The remarkable feature of the investigation of the crimes of Japanese military doctors was that it was American scientists who foiled attempts to prosecute them. They won over the US Army lawyers to their point of view. An Army task force concluded that “ “The value to the U.S. of Japanese [biological warfare] data is of such importance to national security as to far outweigh the value accruing from ‘war crimes’ prosecution.””
From a distance of 70 years, what explains this moral blindness? The article suggests two reasons. First, the Japanese were so ruthless that they left no evidence, no maimed and scarred survivors, no one to touch the hearts of newspaper readers, no heart-wrenching stories of torment. They were all slaughtered. Second, “wartime exigency”.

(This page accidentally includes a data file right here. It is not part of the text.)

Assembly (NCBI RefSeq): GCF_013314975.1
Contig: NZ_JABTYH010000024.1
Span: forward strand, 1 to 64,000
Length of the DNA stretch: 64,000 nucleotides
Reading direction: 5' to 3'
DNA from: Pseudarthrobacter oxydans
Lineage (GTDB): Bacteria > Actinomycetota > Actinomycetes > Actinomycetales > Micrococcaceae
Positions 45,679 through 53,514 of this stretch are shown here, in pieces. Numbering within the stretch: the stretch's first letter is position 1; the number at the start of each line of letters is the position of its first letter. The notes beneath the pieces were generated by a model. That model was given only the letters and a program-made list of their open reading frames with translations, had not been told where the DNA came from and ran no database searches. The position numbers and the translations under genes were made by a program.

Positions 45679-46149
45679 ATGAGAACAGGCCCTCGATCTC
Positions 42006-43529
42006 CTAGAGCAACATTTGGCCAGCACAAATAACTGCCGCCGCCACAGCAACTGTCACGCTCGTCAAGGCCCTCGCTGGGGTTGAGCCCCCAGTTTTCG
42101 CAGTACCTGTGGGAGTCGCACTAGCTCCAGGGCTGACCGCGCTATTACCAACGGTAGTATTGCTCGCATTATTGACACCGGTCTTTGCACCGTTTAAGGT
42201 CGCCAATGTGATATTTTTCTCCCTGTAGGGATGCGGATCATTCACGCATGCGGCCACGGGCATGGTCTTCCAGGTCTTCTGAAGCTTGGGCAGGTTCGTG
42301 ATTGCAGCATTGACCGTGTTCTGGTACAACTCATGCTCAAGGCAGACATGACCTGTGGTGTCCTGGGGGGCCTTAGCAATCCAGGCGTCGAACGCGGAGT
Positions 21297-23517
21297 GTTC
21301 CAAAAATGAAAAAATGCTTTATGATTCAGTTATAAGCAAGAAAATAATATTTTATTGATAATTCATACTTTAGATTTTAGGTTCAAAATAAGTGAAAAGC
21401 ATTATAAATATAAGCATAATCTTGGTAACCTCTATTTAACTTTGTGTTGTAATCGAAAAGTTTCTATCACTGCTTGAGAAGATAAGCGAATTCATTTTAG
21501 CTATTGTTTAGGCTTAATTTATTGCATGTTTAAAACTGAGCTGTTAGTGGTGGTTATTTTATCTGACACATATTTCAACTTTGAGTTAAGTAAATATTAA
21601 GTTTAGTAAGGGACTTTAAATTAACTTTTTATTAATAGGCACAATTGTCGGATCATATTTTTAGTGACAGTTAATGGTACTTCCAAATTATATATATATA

“Wartime exigency does more than simply prioritize national security over human rights. It urges toughness and decisiveness in decision-making, such that a moral blindness that would be seen as a deficiency in other times is instead seen as a virtue and a necessity.”
The authors conclude that the American authorities were clearly “accomplices after the fact” to these appalling crimes.
After 11 years of participation in euthanasia, an official complaint has finally been lodged with the Belgian Medical Association against the leading practitioner in Belgium, Dr Wim Distelmans. In a three-page letter Tom Mortier and Dr Georges Casteur allege that Distelmans did not have the expertise to evaluate whether Mortier’s mother, Godelieve De Troyer, was ready for voluntary euthanasia.
They point out that Distelmans is not a psychiatrist or even the woman’s family doctor, but a cancer specialist. However, De Troyer was physically healthy and not suffering from physical pain. Before contacting Dr Distelmans she spoke with psychiatrists who thought that she could recover from her evident emotional distress. She was also taking medication which can cause suicidal ideation, but Dr Distelmans did not seem to take that into account.